Daily Express


Hundreds of prescripti­on and over-the-counter medicines disrupt the absorption of vitamins and minerals, putting millions of us at increased risk of medicated malnourish­ment, discovers JANE SYMONS


MILLIONS of people take medicines such as cholestero­l-lowering statins, metformin for diabetes and contracept­ive pills. But these widely-prescribed drugs can come with a hidden cost.

They are just a few of the life-saving and life-changing remedies which can disrupt nutrient absorption.And the more of them you take – and the longer you take them – the greater the risk of developing potentiall­y dangerous nutrient deficienci­es.

Michael Wakeman, a pharmacist and specialist in nutritiona­l medicine, was alerted to the danger after spotting a scientific paper which was aptly titled: “Effects of widely used drugs on micronutri­ents: a story rarely told.”

It led to five years of research, trawling medical journals and scientific papers, which he says was like peeling an onion. “The more you dig and the more layers you peel away, the more problems you discover.

“Some of the links – such as metformin and vitamin B12 – are quite well known, but the more you look, the more you find.”

NHS dietitian Catherine Collins says: “Medication­s can impact nutrient status in a number of ways. They can reduce uptake by binding with the nutrient, or a cofactor needed for absorption; there can be issues around increased clearance; and there can be metabolic changes which influence absorption.”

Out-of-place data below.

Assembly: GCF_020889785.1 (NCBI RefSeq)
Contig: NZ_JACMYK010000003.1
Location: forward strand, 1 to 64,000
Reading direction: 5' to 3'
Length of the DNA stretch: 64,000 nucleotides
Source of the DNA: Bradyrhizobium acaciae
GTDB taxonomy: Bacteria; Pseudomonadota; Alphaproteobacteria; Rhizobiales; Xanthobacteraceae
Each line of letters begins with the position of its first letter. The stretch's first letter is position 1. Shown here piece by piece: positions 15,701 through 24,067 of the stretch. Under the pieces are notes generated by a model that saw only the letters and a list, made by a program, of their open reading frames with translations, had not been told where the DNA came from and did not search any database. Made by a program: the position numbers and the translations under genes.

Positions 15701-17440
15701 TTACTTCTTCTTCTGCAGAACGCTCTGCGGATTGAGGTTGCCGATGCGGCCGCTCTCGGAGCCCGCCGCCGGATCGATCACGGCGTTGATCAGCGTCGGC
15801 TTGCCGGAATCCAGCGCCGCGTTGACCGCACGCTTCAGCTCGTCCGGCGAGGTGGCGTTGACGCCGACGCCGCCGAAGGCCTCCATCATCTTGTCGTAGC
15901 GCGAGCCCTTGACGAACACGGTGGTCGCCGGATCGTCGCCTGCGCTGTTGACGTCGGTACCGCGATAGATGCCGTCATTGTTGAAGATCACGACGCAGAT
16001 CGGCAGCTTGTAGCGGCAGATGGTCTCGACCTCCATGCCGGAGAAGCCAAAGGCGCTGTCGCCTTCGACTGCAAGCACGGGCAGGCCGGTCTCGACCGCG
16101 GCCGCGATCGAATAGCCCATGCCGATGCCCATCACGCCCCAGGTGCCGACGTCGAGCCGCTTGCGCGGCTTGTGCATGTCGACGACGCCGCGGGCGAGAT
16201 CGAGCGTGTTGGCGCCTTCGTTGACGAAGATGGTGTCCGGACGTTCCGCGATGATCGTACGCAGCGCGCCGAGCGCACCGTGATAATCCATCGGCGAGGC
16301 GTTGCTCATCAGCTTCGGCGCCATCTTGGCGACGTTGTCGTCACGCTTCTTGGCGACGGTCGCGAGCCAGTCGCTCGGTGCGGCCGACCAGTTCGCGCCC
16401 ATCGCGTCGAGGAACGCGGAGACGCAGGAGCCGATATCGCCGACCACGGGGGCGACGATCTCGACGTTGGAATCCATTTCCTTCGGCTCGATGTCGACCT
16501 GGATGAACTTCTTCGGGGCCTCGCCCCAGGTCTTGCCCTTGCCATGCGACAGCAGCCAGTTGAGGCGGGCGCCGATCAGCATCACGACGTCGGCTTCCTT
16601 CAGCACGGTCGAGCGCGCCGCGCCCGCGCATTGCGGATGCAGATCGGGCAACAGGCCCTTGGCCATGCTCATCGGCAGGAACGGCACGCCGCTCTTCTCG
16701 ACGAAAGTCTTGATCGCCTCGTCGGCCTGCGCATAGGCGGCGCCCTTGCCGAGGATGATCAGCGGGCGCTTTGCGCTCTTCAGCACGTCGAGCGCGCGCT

IN MANY cases, the impacts are quite subtle, so they are not listed as potential side effects. But taking several medicines, each with a small effect, can easily add up to a serious deficiency.

Problems are compounded by the fact that the number of medicines we take tends to increase as we get older, when our bodies are also less efficient at absorbing nutrients. Dietary gaps and bad habits, such as smoking and drinking too much alcohol, add to the risk of shortfalls.

Catherine Collins advises against taking individual nutrients in large doses, unless it is on medical advice, but says: “A generic vitamin and mineral supplement can be useful to mop up any micronutri­ent deficienci­es.”

Just 20 medicines account for almost a third of the prescripti­on medicines dispensed every year and MrWakeman says that four out of every five of them have some impact on nutrient status.


Metformin impairs uptake of vitamin B12, and this is flagged up as a “very rarely reported” side effect on patient informatio­n leaflets.

However one study warned that as many as 30 per cent of diabetics who take metformin for three or more years go on to develop problems.

Eating a vegan or vegetarian diet, and older age, also increase the risk of being low in vitamin B12. Shortfalls can cause muscle weakness and nerve damage, which is also a common complicati­on of diabetes.

MrWakeman suspects some cases of deficiency are being misdiagnos­ed as diabetic neuropathy (nerve damage).